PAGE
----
5. A chain sa-w according to claim 3 wherein the upper and lower edges of the guide bar Iare equipped with pairs of rails which form channels therealong at tangents to the sprocket, and wherein the drive teeth on the raker links are slidably guided in the channels and the bodies of the links are disposed substantially outside thereof.
References Cited by the Examiner UNITED STATES PATENTS 593,714 11/1897 Baldwin 74-243 622,738 4/ 1899 Voce et -al 74-243 945,599 1/1910 Purser 143--135 3,124,179 3/1964 Cavero 143--135 FOREIGN PATENTS 144,322 3/ 1954 Sweden.
DONALD R. SCHRAN, Primary Examiner.

Claims (1)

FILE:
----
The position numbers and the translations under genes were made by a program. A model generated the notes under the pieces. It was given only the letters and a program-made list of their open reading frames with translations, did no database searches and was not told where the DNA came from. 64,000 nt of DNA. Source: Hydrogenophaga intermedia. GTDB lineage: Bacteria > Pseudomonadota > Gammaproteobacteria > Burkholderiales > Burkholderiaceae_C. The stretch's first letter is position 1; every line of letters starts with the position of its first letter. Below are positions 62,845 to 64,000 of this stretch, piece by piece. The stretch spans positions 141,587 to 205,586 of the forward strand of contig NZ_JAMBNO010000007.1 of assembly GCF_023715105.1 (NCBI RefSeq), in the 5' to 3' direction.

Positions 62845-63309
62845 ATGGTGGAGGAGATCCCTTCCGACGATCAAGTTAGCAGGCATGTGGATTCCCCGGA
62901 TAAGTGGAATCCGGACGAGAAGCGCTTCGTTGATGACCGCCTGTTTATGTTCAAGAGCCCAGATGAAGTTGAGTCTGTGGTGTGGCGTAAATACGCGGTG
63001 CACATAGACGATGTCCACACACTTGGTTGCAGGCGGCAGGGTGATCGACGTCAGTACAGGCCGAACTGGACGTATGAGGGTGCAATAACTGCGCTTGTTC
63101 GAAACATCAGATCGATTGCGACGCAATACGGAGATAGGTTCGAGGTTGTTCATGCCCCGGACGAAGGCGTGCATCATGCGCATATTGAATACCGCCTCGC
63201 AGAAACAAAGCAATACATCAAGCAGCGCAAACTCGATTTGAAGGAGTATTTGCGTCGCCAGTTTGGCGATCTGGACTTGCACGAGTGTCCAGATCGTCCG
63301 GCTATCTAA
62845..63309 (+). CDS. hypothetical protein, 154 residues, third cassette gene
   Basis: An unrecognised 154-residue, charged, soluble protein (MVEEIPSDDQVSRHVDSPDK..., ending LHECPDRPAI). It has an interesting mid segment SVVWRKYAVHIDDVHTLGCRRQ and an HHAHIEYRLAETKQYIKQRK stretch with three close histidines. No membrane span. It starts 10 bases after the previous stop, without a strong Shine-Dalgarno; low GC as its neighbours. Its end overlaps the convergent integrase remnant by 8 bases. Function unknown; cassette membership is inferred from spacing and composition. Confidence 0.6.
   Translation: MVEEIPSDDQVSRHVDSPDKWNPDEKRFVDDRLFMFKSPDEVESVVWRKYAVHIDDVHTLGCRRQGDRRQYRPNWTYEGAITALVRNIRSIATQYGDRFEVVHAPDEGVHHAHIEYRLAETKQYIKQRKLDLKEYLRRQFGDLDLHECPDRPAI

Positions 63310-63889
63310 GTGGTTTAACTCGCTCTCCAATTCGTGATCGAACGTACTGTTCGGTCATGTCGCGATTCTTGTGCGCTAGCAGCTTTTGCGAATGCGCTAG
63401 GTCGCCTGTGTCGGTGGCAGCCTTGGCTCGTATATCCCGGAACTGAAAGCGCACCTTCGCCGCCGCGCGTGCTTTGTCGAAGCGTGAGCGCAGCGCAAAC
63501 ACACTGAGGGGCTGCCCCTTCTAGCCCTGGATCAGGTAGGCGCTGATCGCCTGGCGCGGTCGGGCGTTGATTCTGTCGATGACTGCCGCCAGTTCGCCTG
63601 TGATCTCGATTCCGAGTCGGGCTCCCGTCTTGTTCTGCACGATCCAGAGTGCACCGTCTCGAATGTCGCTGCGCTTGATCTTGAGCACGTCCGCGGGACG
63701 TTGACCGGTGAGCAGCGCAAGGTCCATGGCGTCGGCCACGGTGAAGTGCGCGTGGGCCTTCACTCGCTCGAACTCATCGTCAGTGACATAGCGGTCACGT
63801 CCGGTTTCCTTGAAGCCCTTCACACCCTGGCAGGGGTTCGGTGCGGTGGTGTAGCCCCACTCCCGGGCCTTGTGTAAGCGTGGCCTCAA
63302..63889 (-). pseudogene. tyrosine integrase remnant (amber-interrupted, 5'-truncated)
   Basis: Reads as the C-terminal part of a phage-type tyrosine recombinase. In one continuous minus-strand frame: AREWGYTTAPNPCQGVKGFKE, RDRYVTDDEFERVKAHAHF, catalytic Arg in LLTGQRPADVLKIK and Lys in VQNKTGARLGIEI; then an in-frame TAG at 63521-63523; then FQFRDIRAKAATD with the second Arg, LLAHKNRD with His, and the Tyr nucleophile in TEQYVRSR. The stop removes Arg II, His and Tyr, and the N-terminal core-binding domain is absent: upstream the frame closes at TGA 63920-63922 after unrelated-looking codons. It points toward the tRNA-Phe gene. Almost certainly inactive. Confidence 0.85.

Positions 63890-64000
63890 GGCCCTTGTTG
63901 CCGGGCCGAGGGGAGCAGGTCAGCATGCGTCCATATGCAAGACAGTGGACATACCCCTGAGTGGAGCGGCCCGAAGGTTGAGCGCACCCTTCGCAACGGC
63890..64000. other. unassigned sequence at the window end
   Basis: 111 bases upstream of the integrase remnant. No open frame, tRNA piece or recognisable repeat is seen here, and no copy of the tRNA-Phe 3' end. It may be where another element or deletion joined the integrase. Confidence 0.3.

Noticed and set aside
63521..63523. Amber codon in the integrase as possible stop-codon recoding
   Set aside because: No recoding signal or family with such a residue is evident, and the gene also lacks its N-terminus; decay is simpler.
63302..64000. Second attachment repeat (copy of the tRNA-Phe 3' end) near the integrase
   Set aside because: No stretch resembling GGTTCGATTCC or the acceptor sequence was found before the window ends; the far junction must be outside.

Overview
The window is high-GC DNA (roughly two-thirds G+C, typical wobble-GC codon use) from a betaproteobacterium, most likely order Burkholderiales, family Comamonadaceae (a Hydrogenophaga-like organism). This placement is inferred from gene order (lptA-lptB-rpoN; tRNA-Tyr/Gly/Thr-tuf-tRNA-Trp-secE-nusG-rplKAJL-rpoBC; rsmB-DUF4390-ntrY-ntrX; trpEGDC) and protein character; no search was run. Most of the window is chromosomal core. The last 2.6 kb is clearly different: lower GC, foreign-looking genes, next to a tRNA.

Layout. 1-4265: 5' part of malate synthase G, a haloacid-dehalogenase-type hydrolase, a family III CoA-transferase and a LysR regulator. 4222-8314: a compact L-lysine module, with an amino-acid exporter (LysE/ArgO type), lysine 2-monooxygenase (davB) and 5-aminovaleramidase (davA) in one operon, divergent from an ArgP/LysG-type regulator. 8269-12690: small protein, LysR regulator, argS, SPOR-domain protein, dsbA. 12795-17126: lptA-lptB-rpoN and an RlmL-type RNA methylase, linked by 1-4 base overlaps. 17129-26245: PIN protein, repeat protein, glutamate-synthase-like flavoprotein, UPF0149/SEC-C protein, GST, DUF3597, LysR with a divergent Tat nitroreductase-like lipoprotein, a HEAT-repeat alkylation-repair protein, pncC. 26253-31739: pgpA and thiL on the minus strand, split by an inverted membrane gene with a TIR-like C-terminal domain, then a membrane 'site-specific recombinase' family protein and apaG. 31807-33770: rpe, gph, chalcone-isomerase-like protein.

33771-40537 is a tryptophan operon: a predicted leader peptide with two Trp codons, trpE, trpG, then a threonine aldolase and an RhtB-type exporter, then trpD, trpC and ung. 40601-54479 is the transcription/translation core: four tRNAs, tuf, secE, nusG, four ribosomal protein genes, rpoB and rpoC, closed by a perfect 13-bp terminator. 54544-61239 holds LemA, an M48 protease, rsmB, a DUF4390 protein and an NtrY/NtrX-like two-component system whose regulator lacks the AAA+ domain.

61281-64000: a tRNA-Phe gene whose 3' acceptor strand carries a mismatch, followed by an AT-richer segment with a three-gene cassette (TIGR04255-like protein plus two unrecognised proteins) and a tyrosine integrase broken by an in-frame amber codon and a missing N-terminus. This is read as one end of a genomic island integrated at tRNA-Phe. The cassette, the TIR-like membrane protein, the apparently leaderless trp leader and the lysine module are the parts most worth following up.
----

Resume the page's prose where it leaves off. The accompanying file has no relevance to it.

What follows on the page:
1. 3. IN A CHAIN SAW, THE COMBINATION OF A GUIDE BAR WITH A DRIVE SPROCKET HAVING DRIVE TEETH ON THE PERIPHERY THEREOF JOURNALED ON ONE END PORTION THEREOF, AND AN ENDLESS CUTTER CHAIN WHICH IS ENGAGED ABOUT THE SPROCKET AND GUIDED IN A CLOSED PROLATE LOOP EXTENDING UP AND DOWN THE LENGTH OF THE BAR, SAID CHAIN BEING COMPRISED OF SUCCESSIVELY PIVOTALLY INTERCONNECTED LINKS WHICH ARE ALTERNATELY ADAPTED AS CUTTER AND RAKER LINKS FOR THE SAW, THE RAKER LINKS OF WHICH HAVE PAIRS OF DRIVE TEETH DEPENDING FROM THE BODIES THEREOF WHICH ARE IN SUBSTANTIALLY UPRIGHT ALIGNMENT WITH THE PIVOT POINTS IN THE LINKS AND INDIVIDUALLY OPERATIVELY INTERPOSED IN THE RECESSES BETWEEN SUCCESSIVE DRIVE TEETH ON THE PERIPHERY OF THE SPROCKET, THE SPROCKET TEETH BEING INTERPOSED, IN TURN, ALTERNATELY IN (1) THE RECESSES BETWEEN THE PAIRS OF DRIVE TEETH ON THE RAKER LINKS AND (2) THE RECESSES BETWEEN ADJACENT DRIVE TEETH ON ADJACENT RAKER LINKS, OPPOSITE THE BODIES OF THE CUTTER LINKS IN THE CHAIN; THE PITCH INTERVAL BETWEEN THE DRIVE TEETH ON EACH RAKER LINK BEING LESS THAN THE PITCH INTERVAL BETWEEN ADJACENT DRIVE TEETH OF ADJACENT RAKER LINKS, AND THE DRIVE TEETH IN CORRESPONDING POSITIONS ON THE RAKER LINKS HAVING ARCUATE FACES ON ONE SIDE THEREOF WHICH ARE SWUNG FROM CENTERS SUBSTANTIALLY COINCIDENT WITH THE PIVOT POINTS ALIGNED THEREWITH, WITH THE SPROCKET RECESSES RECEIVING SAID RAKER LINK DRIVE TEETH BEING CORRESPONDINGLY CONTOURED TO PROVIDE FOR SURFACE TO SURFACE CONTACT BETWEEN THE TEETH AND THE RECESSES, BETWEEN THE POINTS AT WHICH THE CHAIN IS REELED ONTO AND UNREELED FROM THE SPROCKET, AND THE REMAINING SPROCKET RECESSES BEING ANGULARLY ENLARGED IN RELATION TO THE ANGULAR WIDTH OF THE REMAINING DRIVE TEETH OF THE RAKER LINKS WHICH ARE RECEIVED THEREIN SO THAT THE LATTER DRIVE TEETH AND RECESSES CAN SMOOTHLY ENGAGE AND DISENGAGE WITH AND FROM ONE ANOTHER AT THE POINTS IN WHICH THE CHAIN IS REELED ONTO AND UNREELED FROM THE SPROCKET.